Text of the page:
19. 19.  Example  Intel x87 floating-point (math) coprocessors 10,11,12,13  During the 1980s and the early 1990s  A separate floating point coprocessor (Intel 8087, 80187, 80287, 80387, 80487) for the 80x86 line of microprocessors  “Later Intel processors (introduced after the 486DX) did not use a separate floating point coprocessor (integrated the floating point hardware on the main processor chip)” 19
  20. 20.  Example  Graphics Processing Unit (GPU) 14  “A GPU is a specialized circuit designed to rapidly manipulate and alter memory in such a way so as to accelerate the building of images in a frame buffer intended for output to a display.”  “A GPU can be present on a video card, or it can be on the motherboard or on the CPU die.”  “Modern GPUs are very efficient at manipulating computer graphics, and their highly parallel structure makes them more effective than general-purpose CPUs for algorithms where processing of large blocks of data is done in parallel.” GPU Computing 20
  21. 21.  Definition [NVIDIA, 2011] 15  “GPU computing or GPGPU is the use of a GPU (graphics processing unit) to do general purpose scientific and engineering computing.”  “The model for GPU computing is to use a CPU and GPU together in a heterogeneous co-processing computing model.”  “The sequential part of the application runs on the CPU and the computationally-intensive part is accelerated by the GPU.” 21
  22. 22.  More computationally demanding stage (especially, pixel shader stage)  Lots of Data Parallelism (suited for parallel hardware)These are the various stages in the typical pipelineof a modern graphics processing unit (GPU).(Illustration courtesy of NVIDIA Corporation.) 22
  23. 23. A fixed function graphics pipeline A programmable parts (vector and pixel) of graphics pipeline (a programmable engine surrounded by supporting fixed-function units and using graphics programming languages like OpenGL, DirectX, Cg to program the GPU) GPU Computing A unified graphics & compute architecture (all programmable units in a graphics pipeline share a single programmable hardware unit and added support for high-level languages like C, C++, and Fortran) 16[Owens et al., 2008] 23
  24. 24.  Compute Unified Device Architecture [NVIDIA, 2011] 17  “CUDA is NVIDIA’s parallel computing architecture. It enables dramatic increases in computing performance by harnessing the power of the GPU.” SM Fermi 6 Fermi’s 16 SM are positioned around a common L2 cache. Each SM is a vertical rectangular strip that contain an orange[NVIDIA, 2009] portion (scheduler and dispatch), a green portion (execution units), and light blue portions (register file and L1 cache). 24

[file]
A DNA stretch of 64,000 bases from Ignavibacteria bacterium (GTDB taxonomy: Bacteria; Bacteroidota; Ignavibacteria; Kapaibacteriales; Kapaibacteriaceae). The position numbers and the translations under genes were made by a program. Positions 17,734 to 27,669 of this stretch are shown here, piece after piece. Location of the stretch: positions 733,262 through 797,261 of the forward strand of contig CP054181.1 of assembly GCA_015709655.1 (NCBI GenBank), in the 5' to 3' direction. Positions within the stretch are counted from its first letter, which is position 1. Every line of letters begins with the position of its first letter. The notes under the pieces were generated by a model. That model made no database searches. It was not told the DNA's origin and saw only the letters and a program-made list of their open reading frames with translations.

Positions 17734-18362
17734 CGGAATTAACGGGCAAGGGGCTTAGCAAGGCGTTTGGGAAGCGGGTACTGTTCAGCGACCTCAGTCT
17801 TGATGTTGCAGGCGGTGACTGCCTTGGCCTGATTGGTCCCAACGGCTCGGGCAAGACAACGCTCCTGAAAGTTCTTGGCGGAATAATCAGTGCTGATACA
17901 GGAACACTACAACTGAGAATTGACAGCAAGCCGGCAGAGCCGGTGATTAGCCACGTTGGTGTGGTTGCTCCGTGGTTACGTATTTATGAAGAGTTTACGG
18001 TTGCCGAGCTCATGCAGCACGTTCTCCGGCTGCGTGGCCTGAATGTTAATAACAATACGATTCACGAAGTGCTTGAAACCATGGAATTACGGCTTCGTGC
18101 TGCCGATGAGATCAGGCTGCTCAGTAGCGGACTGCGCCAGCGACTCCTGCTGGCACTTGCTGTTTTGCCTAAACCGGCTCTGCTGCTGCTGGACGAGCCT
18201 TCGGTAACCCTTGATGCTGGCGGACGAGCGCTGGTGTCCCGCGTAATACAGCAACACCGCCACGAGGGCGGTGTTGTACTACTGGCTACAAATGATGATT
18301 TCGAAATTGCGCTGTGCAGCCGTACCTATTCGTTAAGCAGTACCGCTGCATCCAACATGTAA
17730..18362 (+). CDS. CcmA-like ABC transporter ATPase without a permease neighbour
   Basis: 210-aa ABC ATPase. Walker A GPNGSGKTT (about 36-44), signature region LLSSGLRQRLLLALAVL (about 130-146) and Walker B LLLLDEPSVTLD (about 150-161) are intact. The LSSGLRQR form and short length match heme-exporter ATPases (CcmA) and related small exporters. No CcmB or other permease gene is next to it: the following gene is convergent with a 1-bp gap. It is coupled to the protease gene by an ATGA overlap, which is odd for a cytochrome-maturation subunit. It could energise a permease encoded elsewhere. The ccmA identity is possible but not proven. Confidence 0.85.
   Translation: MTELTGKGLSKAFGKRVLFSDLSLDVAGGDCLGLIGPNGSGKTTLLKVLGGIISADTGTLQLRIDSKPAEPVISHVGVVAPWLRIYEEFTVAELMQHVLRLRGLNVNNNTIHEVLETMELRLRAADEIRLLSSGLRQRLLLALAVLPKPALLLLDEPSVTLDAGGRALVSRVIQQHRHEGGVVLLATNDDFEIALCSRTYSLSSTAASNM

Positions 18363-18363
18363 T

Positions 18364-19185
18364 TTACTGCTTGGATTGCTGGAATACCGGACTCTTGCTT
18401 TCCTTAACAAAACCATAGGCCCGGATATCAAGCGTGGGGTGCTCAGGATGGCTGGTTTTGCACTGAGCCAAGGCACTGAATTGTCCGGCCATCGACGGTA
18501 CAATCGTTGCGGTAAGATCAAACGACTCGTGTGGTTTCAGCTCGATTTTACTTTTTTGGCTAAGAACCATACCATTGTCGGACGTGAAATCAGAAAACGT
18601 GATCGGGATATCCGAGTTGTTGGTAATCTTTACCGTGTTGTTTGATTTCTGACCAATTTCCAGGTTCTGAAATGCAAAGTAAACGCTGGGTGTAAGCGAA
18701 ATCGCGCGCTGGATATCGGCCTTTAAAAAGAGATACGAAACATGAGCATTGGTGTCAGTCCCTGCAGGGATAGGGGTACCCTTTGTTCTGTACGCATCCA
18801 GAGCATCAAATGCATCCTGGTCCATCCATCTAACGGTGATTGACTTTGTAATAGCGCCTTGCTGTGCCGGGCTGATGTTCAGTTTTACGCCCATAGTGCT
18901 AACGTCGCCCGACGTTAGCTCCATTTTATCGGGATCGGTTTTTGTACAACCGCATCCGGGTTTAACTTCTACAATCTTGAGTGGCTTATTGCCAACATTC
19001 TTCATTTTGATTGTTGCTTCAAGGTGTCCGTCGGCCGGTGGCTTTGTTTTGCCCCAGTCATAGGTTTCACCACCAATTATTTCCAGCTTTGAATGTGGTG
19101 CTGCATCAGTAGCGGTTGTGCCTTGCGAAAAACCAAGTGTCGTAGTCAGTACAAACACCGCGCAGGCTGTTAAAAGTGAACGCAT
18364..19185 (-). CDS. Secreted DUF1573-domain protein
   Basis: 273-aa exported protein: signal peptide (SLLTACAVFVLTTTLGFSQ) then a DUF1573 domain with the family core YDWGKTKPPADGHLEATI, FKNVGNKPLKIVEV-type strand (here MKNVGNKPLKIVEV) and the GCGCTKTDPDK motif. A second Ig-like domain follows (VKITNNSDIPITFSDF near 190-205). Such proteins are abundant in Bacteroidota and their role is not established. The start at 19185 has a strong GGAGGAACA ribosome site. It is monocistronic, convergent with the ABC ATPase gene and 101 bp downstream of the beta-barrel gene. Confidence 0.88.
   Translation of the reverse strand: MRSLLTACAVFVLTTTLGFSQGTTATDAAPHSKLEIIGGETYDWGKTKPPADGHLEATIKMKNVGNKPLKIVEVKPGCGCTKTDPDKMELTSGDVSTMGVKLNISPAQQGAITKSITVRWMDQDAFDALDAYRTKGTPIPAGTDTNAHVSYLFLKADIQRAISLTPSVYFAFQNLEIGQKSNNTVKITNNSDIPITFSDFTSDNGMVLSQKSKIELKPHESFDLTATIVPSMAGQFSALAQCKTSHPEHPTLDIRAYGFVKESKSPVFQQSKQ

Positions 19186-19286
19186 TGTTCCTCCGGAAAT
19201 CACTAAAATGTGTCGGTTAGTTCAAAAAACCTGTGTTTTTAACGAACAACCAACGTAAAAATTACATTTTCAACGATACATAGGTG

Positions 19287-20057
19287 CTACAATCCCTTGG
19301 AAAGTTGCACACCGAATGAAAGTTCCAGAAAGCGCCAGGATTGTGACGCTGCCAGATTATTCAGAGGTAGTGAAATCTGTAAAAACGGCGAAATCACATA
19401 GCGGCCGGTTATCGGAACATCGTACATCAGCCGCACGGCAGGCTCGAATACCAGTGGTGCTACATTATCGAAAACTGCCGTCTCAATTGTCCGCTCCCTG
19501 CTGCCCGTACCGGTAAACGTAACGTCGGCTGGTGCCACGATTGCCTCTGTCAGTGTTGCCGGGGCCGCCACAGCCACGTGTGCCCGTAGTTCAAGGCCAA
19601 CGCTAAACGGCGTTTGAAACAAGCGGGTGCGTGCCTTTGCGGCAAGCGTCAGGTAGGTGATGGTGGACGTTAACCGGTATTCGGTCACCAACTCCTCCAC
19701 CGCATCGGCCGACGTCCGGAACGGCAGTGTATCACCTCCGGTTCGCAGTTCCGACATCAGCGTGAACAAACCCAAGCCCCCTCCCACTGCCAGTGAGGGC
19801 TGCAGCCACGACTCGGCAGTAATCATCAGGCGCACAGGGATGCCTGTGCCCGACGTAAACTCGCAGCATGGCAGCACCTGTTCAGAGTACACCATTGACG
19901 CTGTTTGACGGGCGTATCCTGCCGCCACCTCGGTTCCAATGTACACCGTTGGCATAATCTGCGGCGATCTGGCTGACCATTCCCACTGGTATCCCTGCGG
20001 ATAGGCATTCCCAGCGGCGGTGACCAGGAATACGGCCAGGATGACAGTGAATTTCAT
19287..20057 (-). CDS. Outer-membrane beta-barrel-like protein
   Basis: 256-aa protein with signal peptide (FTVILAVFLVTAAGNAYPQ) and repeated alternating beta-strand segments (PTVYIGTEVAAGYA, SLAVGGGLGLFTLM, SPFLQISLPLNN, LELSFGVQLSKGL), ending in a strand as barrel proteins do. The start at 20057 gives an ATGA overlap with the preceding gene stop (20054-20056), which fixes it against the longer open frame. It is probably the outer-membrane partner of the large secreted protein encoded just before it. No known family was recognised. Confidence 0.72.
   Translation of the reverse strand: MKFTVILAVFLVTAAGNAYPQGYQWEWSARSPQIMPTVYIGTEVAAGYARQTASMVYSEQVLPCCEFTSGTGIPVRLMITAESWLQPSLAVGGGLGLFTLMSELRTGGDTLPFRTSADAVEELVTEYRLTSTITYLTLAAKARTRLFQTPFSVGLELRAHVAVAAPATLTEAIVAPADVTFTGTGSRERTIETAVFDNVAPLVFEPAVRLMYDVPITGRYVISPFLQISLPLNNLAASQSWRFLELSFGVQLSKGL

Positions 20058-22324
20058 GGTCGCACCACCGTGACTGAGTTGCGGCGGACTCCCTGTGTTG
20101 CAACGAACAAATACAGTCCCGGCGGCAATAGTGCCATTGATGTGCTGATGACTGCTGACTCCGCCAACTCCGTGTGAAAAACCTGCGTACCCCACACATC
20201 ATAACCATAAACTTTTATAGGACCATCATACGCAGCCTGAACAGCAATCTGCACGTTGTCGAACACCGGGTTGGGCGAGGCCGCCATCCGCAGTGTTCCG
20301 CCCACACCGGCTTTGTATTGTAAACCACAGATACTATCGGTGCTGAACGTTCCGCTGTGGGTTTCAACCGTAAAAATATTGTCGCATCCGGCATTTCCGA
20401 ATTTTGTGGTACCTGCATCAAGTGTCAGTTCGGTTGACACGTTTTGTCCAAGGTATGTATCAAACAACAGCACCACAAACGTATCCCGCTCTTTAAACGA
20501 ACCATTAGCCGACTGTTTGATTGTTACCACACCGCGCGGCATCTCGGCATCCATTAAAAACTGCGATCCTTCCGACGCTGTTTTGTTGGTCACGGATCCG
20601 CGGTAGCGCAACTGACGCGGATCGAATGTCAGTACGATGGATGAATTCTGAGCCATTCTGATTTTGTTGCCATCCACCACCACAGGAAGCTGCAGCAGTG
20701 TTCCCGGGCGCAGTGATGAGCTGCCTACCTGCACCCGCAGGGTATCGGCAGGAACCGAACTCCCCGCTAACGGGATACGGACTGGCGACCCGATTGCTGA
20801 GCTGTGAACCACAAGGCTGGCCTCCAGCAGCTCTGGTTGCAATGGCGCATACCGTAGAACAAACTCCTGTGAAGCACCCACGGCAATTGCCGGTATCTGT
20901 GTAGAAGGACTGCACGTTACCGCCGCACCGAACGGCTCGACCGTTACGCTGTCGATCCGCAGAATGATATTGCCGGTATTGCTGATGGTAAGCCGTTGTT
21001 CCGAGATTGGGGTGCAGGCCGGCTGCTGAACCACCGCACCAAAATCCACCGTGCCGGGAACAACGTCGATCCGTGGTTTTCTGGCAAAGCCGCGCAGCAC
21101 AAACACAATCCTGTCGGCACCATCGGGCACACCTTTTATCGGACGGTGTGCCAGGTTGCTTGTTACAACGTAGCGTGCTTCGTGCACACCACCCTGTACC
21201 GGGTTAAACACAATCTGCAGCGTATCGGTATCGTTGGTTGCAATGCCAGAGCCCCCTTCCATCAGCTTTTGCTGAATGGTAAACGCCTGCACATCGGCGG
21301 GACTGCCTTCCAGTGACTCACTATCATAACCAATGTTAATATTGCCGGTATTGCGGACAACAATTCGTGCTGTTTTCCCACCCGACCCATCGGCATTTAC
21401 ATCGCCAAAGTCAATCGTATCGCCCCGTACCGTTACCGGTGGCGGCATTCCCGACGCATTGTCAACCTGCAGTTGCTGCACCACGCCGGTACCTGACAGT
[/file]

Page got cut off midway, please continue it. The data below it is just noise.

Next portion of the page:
25. 25. Fermi SM 6[NVIDIA, 2009] 25
  26. 26. 18[Wikipedia, 2011] 26
  27. 27. [NVIDIA] 27
  28. 28. 28
  29. 29. 29
  30. 30. Tianhe-1A  #2 rank of Top500 lists (November 2011)  2.566 PFLOPS (Rmax)  14,336 Xeon X5670 processors  7,168 Tesla M2050 GPUs  2,048 NUDT FT1000 heterogeneous processors Double Precision FLOPS Processor Power Consumption [Peak] Intel Xeon X5670 70.392 GFLOPS 95W TDPNVIDIA Tesla M2050 515 GFLOPS 225W TDP 30
  31. 31.  HPC applications need computing power more and more for solve problems that are compute and data intensive. Heterogeneous computing (such as CPU+GPU) helps to deliver more cost-effective and energy-efficient (flops/dollar, flops/square foot, flops/watt) for applications that need it, rather than using only CPUs. 31
  32. 32. 1. International Data Corporation (IDC). November, 2011. IDC Executive Brief - Heterogeneous Computing: A New Paradigm for the Exascale Era.2. G. S. Almasi and A. Gottlieb. 1989. Highly Parallel Computing. Benjamin- Cummings publishers, Redwood City, CA.3. What is clustering?. Webopedia computer dictionary. Retrieved on November 7, 2007.4. Top500 Supercomputing Sites. Retrieved on December , 2011.5. NSCC-TJ National Supercomputing Center in Tianjin. Retrieved on December , 2011. TM6. NVIDIA. 2009. NVIDIA’s Next Generation CUDA Compute Architecture: Fermi V1.1.7. Steve Scott. November 15, 2011. Why the Future of HPC will be Green. SC’118. Peter N. Glaskowsky. September, 2009. NVIDIA’s Fermi: The First Complete GPU Computing Architecture. 32
  33. 33. 9. S. Patel and W. Hwu. 2008. Guest Editors’ Introduction: Accelerator Architectures. IEEE Micro 28(4): 4-12 (2008).10. X87. Retrieved on December, 2011.11. Coprocessor. Retrieved on December, 2011.12. Intel 8087. Retrieved on December, 2011.13. x87 info you need to know!. http://coprocessor.cpu- Retrieved on December, 2011.14. Graphics Processing Unit. Retrieved on December, 2011.15. NVIDIA. 2011. What is GPU Computing?. Retrieved on December, 2011.16. J. D. Owens, M. Houston, D. Luebke, S. Green, J. E. Stone and J. C. Phillips. 2008. GPU Computing. Proceedings of the IEEE, Vol. 96, No.5, May 2008.17. NVIDIA. 2011. What is CUDA. Retrieved on December, 2011.18. CUDA. Retrieved on December, 2011. 33